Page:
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Politics, History, and Culture

Class and the Color Line: Interracial Class Coalition in the Knights of Labor and the Populist Movement

By
Joseph Gerteis
Joseph Gerteis

Joseph Gerteis is Associate Professor of Sociology at the University of Minnesota. He is a coeditor of Classical Sociological Theory and Contemporary Sociological Theory. Class and the Color Line won the 2005 President’s Book Award from the Social Science History Association.

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Duke University Press
ISBN electronic:
978-0-8223-9023-7
Publication date:
2007

A lauded contribution to historical sociology, Class and the Color Line is an analysis of social-movement organizing across racial lines in the American South during the 1880s and the 1890s. The Knights of Labor and the Populists were the largest and most influential movements of their day, as well as the first to undertake large-scale organizing in the former Confederate states, where they attempted to recruit African Americans as fellow workers and voters.

While scholars have long debated whether the Knights and the Populists were genuine in their efforts to cross the color line, Joseph Gerteis shifts attention from that question to those of how, where, and when the movements’ organizers drew racial boundaries. Arguing that the movements were simultaneously racially inclusive and exclusive, Gerteis explores the connections between race and the movements’ economic and political interests in their cultural claims and in the dynamics of local organizing.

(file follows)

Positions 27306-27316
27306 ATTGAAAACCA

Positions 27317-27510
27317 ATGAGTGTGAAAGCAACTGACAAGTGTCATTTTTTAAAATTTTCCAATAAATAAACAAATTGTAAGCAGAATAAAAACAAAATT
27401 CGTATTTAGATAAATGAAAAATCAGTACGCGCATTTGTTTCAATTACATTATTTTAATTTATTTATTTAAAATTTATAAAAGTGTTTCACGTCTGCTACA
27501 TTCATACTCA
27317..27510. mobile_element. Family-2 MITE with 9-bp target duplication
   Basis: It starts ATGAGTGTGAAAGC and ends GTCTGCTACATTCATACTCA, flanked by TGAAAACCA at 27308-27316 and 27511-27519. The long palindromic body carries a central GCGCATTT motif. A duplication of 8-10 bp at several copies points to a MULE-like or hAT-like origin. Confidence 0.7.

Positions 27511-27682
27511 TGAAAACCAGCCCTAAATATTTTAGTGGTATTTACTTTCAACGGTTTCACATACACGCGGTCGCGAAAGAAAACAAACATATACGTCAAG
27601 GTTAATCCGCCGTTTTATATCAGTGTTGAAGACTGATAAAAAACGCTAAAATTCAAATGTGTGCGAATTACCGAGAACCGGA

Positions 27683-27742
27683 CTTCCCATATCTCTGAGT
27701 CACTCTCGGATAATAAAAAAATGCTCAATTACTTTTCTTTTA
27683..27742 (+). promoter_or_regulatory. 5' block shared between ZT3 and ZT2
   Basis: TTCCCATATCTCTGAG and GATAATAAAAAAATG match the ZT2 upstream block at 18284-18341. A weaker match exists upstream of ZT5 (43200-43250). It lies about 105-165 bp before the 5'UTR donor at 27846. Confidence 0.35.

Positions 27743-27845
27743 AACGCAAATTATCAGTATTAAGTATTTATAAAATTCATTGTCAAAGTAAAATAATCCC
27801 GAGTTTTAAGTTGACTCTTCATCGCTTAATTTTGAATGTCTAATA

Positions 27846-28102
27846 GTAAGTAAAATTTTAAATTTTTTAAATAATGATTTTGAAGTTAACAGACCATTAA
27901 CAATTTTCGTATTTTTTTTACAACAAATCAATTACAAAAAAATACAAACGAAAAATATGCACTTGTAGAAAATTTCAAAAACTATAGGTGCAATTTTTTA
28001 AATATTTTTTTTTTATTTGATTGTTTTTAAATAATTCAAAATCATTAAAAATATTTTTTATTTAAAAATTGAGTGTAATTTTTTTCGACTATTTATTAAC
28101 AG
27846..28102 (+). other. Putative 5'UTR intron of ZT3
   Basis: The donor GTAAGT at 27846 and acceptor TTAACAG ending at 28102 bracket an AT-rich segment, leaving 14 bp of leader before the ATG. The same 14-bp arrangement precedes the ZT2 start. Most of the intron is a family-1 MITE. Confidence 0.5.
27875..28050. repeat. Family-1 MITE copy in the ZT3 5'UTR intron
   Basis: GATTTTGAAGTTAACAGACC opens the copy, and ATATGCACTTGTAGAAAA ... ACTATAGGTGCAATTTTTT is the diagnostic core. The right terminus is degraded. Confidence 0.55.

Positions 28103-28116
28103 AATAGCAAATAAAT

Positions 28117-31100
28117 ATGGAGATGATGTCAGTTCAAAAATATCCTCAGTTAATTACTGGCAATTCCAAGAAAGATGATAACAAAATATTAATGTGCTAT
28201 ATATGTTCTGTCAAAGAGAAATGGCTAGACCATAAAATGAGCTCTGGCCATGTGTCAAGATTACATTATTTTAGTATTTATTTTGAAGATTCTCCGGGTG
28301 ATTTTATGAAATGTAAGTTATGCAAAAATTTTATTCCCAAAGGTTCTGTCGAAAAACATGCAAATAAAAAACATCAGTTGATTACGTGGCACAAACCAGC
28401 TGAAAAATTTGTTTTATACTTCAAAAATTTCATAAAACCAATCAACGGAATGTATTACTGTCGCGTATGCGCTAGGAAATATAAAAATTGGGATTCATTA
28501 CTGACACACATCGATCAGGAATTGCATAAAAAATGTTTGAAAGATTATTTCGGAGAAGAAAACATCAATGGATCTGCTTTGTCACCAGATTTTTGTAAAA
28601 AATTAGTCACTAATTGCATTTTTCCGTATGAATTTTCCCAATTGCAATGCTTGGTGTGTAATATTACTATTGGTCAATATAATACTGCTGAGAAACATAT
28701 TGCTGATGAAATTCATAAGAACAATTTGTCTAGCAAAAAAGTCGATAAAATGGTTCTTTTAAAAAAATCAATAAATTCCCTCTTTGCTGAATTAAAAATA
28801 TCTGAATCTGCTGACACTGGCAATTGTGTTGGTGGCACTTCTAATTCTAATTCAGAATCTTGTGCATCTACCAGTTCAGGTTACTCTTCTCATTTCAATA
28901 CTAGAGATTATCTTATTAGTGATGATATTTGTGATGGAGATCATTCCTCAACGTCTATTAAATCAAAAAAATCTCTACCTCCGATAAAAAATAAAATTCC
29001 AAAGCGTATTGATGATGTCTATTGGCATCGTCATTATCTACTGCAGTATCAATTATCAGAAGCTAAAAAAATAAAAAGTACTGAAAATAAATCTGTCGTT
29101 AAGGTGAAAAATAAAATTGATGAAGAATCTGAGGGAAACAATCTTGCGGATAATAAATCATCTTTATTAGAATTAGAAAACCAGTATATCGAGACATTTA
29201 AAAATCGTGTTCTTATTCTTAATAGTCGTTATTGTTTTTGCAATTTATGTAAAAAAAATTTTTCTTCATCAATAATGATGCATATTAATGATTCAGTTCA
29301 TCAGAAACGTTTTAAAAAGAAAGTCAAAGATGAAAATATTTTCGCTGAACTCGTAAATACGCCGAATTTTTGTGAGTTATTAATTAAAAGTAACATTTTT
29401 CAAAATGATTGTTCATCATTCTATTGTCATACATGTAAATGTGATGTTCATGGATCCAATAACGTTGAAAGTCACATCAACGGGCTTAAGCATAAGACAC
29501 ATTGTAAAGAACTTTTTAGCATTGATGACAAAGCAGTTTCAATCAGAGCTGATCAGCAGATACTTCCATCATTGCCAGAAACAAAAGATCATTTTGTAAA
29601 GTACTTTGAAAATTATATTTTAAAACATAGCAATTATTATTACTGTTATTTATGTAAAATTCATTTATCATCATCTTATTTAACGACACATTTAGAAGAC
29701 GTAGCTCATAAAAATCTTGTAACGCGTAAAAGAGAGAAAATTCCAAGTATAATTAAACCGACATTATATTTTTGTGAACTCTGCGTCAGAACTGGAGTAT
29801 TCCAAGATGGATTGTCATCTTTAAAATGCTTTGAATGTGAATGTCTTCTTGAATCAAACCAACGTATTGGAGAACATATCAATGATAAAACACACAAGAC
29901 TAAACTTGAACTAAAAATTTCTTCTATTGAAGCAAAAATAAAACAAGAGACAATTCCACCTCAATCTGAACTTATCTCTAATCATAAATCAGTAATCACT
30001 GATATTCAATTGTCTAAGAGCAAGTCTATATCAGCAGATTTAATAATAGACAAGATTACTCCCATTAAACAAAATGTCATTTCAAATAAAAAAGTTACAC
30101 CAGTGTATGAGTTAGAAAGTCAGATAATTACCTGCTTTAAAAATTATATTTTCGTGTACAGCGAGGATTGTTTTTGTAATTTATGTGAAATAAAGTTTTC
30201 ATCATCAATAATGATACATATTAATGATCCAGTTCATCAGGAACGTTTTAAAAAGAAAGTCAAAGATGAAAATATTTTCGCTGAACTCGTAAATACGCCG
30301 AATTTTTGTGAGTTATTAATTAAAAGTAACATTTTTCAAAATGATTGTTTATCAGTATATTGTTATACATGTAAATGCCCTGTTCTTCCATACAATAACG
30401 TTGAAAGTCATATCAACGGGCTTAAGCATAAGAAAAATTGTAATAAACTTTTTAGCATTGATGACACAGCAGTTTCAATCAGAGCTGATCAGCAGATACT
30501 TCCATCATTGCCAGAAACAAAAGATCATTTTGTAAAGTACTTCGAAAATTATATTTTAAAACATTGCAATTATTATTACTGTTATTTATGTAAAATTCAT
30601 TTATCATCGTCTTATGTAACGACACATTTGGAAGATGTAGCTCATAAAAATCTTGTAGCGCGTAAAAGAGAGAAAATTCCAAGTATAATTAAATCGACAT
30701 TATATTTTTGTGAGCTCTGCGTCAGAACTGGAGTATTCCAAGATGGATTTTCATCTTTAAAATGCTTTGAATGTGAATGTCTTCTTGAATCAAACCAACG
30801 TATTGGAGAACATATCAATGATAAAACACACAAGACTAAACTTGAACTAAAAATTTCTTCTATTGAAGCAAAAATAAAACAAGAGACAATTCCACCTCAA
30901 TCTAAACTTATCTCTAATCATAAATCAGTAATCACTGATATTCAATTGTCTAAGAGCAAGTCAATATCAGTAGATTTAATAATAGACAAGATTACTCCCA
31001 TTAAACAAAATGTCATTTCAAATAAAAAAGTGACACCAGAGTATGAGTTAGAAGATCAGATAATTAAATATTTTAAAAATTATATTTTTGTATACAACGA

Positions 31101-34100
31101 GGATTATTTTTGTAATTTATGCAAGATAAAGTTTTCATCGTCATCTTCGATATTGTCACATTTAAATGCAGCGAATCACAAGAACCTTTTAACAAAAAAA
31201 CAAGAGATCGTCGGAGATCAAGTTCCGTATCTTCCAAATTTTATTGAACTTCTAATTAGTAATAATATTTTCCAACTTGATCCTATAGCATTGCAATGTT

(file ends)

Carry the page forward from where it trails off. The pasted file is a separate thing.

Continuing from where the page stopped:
Interpreting data from the central journals of the Knights of Labor and the two major Populist organizations, the Farmers’ Alliance and the People’s Party, Gerteis explains how the movements made sense of the tangled connections between race, class, and republican citizenship. He considers how these collective narratives motivated action in specific contexts: in Richmond and Atlanta in the case of the Knights of Labor, and in Virginia and Georgia in that of the Populists. Gerteis demonstrates that the movements’ collective narratives galvanized interracial organizing to varying degrees in different settings. At the same time, he illuminates the ways that interracial organizing was enabled or constrained by local material, political, and social conditions.

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